Twitterfeed from Jan. 6, 2010
@ CookeonCUs: First Credit Union Times of 2011 is officially closed. I guess that means the news stops too? :-)
@GlenviewCU: @CookeonCUs what do you mean? for good? in print? for today?
@CookeonCUs: @GlenviewCU OH NO! We're doing well--just meant we finished our first mag of 2011! YIKES!
@CookeonCUs: I just meant our 1/12 issue! @CookeonCUs First Credit Union Times of 2011 is officially closed. I guess that means the news stops too? :-)
@HCPFCU: ?? closed? RT @CookeonCUs First Credit Union Times of 2011 is officially closed. I guess that means the news stops too? :-)
@CookeonCUs: @HCPFCU the message simply says the first issue closed. We're ABSOLUTELY still in business!
I wanted to share this because I think there are lessons to be learned here. First, Credit Union Times is alive and kicking, no doubt about that. Someone has to deliver fast and accurate news to credit union executives and their supporting organizations.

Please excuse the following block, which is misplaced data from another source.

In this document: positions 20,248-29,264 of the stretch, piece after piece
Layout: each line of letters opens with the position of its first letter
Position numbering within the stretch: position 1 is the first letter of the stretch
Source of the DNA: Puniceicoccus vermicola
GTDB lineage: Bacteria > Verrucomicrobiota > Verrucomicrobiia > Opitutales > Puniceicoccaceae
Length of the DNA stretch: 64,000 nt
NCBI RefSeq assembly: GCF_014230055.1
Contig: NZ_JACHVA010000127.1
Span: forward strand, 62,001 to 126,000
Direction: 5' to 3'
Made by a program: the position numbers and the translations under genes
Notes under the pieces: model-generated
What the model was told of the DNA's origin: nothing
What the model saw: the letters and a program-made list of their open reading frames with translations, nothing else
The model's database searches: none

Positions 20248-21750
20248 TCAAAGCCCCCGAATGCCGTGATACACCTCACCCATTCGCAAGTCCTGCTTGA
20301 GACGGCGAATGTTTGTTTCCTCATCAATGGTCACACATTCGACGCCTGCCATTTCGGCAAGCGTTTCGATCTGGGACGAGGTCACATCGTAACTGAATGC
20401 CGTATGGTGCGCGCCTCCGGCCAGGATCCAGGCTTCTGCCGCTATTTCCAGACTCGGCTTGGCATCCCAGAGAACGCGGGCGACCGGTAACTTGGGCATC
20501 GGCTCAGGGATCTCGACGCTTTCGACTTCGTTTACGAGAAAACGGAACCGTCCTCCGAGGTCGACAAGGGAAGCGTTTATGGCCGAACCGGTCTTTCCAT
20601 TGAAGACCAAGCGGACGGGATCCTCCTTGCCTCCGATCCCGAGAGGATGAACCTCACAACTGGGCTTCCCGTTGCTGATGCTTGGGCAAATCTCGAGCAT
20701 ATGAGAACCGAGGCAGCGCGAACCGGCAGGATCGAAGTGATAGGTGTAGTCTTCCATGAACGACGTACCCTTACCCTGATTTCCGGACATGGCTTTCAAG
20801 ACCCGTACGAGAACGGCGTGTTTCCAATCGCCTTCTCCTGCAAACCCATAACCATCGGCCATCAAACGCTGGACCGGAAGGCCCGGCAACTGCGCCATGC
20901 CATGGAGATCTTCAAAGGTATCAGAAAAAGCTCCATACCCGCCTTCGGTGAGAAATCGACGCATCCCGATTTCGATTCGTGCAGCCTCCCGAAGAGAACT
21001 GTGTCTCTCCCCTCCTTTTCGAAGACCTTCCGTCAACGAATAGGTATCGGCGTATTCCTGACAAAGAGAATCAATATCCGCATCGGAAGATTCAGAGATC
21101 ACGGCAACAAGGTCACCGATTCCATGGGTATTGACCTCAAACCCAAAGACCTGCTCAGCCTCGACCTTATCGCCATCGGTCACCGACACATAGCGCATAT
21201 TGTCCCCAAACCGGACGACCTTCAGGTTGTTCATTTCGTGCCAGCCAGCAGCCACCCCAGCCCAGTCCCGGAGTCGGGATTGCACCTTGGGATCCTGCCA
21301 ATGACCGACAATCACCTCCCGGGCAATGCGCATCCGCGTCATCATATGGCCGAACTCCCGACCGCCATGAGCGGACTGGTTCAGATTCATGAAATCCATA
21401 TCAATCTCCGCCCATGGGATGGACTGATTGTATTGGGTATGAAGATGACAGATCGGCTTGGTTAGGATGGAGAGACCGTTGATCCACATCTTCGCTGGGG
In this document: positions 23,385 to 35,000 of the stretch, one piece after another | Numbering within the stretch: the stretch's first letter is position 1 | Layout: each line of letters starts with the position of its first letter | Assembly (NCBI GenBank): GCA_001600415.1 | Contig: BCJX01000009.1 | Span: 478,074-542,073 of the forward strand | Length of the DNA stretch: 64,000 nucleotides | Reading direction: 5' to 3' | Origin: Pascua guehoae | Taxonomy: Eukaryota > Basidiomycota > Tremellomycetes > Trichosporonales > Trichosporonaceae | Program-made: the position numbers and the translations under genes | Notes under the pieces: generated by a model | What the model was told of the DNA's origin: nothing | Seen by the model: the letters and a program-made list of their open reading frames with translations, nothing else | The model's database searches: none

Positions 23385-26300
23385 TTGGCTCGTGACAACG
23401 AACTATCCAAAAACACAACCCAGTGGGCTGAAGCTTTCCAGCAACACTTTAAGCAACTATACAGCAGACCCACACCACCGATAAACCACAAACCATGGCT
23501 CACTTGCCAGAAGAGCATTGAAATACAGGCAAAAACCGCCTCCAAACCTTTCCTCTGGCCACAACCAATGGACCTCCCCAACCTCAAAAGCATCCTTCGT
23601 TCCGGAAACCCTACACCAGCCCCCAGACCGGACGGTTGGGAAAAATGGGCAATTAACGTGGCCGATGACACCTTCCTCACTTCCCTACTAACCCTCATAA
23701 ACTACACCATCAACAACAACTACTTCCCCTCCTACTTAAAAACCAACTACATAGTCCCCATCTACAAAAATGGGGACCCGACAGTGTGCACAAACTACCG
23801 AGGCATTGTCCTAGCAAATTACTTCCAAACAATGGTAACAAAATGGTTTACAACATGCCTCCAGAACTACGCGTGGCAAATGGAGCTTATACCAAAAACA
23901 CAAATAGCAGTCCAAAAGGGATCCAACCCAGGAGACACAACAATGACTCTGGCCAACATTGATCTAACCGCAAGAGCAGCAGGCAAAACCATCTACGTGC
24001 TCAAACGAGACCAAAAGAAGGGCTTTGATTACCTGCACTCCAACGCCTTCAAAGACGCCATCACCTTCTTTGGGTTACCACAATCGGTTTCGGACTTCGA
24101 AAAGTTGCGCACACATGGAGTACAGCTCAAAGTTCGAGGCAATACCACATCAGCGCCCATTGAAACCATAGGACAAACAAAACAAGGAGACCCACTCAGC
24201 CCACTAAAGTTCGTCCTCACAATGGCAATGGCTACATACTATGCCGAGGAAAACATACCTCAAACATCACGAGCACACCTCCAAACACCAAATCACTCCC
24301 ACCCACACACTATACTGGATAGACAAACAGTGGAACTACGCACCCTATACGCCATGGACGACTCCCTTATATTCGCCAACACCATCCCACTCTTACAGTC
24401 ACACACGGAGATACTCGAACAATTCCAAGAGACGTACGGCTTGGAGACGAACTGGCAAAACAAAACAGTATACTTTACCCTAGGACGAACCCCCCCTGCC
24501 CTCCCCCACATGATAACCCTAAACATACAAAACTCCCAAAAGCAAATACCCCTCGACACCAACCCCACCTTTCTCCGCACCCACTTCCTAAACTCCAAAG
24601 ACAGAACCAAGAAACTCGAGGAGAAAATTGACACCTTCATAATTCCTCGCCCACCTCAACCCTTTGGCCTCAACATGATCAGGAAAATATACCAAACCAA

Second, social media is serious stuff. Some pooh-pooh it as child's play but it can have radical implications. As someone who deals in words, nuances and innuendo daily, I should absolutely have been more attuned to how someone might interpret that tweet that was merely intended to celebrate the completion of our Jan. 12, 2011 issue. Be careful to ensure you're conveying exactly what you mean to write.
Third, social media can also be your friend in this situation. Thank goodness for Tweetdeck and @CUWarrior that let me know what was going on immediately and I took action to clarify. Make sure you are monitoring all mentions of your Twitter handle and search regularly for your company's name and variations of it. (You can also search for your competitors and what tweeps are posting about them, too!)
All in all, for IT's worries and PR's headaches over social media, it's human error and not the medium that is the problem.